In the Iliad, Paris’ desire for the famously beautiful Helen leads to the Trojan War, the devastating conflict between the Trojans and the Greeks retold and reimagined time and again in ancient Greek literature. The stories of Troy and its aftermath were performed not only as epic poems (as in the Iliad and the Odyssey), but also evoked by lyric song, dramatized on the tragic stage, and recounted in oratory. Beginning with the Homeric epics, this course explores the recurring and ever-shifting debates, longings, hostilities, and aspirations that drive Greek literature and shape its reception, paying special attention to questions of performance context and audience. We will consider, for example, how the competitive and erotically-charged environment of the Greek symposium is crucial for understanding both Sappho’s songs and the philosophical dialogues of Plato and Xenophon. The nexus of performance, conflict, and desire will give us a distinct perspective on many important topics within the study of Greek culture, including the construction of personal and collective identity, the workings of Athenian democracy, and the development of literary genres. This course will include readings from the works of, e.g., Homer, Sappho, Herodotus, Aeschylus, Sophocles, Euripides, Aristophanes, Thucydides, and Plato, and assignments will incorporate interactive and experiential elements, such as recitations, staged readings, and debates. All readings are in translation.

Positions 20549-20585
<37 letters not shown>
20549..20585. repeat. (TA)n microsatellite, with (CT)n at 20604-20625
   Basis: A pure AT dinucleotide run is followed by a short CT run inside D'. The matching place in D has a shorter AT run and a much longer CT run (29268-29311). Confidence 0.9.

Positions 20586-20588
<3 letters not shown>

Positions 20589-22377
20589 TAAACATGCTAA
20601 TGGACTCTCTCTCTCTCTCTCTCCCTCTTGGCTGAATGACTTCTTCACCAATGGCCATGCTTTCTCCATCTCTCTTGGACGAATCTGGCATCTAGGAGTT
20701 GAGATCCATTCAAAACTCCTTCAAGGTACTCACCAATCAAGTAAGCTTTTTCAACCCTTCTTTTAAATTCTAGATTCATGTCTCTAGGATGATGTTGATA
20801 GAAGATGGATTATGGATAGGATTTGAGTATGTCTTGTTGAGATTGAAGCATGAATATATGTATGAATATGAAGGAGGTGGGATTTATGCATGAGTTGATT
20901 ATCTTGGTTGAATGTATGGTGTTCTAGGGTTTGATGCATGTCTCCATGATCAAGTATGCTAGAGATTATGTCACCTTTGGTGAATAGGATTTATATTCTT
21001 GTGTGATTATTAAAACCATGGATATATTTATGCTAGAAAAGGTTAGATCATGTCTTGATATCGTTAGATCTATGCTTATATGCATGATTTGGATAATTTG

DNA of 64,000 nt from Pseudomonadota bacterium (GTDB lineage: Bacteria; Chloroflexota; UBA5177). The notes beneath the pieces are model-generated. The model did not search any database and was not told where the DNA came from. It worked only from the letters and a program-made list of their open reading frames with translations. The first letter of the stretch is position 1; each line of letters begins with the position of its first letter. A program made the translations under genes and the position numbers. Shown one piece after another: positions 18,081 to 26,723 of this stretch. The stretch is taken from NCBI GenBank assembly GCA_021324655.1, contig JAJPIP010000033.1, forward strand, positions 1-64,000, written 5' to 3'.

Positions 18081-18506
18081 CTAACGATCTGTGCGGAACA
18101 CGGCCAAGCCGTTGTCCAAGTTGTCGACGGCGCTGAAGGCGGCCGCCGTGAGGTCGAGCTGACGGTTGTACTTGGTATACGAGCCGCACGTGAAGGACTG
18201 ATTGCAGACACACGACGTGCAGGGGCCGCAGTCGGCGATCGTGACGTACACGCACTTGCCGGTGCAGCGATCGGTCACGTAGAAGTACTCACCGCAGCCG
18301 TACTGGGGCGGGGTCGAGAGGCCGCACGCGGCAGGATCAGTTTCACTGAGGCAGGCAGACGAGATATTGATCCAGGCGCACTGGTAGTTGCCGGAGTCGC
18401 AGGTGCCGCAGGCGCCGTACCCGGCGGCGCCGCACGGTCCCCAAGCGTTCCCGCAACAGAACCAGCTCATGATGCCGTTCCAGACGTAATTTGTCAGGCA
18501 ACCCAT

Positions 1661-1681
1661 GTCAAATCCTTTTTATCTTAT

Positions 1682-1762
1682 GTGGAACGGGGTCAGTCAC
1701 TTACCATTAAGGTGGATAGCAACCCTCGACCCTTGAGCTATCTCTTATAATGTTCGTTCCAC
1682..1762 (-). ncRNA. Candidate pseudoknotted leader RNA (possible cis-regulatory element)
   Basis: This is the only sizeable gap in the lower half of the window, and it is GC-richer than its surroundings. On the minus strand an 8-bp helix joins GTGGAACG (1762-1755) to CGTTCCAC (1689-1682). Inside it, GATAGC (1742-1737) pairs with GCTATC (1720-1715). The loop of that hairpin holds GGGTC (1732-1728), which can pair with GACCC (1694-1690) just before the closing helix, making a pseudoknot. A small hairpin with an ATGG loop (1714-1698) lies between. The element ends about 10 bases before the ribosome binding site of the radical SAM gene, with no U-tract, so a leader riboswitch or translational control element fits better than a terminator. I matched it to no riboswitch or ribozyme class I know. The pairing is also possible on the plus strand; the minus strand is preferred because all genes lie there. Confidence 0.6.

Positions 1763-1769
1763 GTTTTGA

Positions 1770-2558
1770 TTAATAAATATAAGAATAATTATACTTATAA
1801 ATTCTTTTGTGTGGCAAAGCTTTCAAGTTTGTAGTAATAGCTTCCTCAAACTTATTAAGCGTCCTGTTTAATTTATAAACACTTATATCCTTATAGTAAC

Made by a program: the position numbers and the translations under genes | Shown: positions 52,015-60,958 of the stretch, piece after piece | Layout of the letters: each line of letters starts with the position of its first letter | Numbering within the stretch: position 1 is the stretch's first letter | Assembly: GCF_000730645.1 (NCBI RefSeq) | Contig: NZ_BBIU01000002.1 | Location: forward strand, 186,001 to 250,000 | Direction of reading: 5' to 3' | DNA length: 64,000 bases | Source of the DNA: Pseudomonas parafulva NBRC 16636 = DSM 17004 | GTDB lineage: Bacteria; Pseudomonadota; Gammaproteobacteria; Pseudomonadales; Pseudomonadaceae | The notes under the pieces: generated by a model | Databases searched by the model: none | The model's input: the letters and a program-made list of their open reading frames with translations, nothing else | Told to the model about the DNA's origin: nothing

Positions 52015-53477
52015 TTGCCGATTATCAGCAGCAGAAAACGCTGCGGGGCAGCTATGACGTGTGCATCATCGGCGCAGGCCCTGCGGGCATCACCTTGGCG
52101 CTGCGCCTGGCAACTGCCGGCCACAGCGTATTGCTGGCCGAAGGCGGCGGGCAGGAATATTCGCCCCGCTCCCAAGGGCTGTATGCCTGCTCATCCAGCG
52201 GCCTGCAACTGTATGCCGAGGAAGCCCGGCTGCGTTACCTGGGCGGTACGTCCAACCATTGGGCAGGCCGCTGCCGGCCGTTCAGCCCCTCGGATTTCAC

The Class: Format: lecture
Requirements/Evaluation: two medium-length essays, final exam, active participation, preparation for and participation in debates and staged readings (short writing assignments, in-class presentations).
Enrollment Preferences: Classics majors, first years, sophomores
Distributions: Division I
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- THEA 104 - Greek Literature